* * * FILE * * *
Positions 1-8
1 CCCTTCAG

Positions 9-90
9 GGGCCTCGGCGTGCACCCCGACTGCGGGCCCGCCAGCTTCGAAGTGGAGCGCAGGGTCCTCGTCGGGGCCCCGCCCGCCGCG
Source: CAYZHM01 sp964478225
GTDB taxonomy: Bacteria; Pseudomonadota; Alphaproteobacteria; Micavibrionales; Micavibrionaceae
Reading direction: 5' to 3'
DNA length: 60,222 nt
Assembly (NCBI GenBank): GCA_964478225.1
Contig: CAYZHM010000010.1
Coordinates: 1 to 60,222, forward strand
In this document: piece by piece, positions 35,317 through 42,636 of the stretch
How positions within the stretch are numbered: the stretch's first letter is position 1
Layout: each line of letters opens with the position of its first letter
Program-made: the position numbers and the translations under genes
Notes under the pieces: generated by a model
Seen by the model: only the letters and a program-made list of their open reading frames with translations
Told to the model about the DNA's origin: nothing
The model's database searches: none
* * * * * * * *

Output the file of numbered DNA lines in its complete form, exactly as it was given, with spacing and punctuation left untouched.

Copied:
Positions 1-8
1 CCCTTCAG

Positions 9-90
9 GGGCCTCGGCGTGCACCCCGACTGCGGGCCCGCCAGCTTCGAAGTGGAGCGCAGGGTCCTCGTCGGGGCCCCGCCCGCCGCG
Source: CAYZHM01 sp964478225
GTDB taxonomy: Bacteria; Pseudomonadota; Alphaproteobacteria; Micavibrionales; Micavibrionaceae
Reading direction: 5' to 3'
DNA length: 60,222 nt
Assembly (NCBI GenBank): GCA_964478225.1
Contig: CAYZHM010000010.1
Coordinates: 1 to 60,222, forward strand
In this document: piece by piece, positions 35,317 through 42,636 of the stretch
How positions within the stretch are numbered: the stretch's first letter is position 1
Layout: each line of letters opens with the position of its first letter
Program-made: the position numbers and the translations under genes
Notes under the pieces: generated by a model
Seen by the model: only the letters and a program-made list of their open reading frames with translations
Told to the model about the DNA's origin: nothing
The model's database searches: none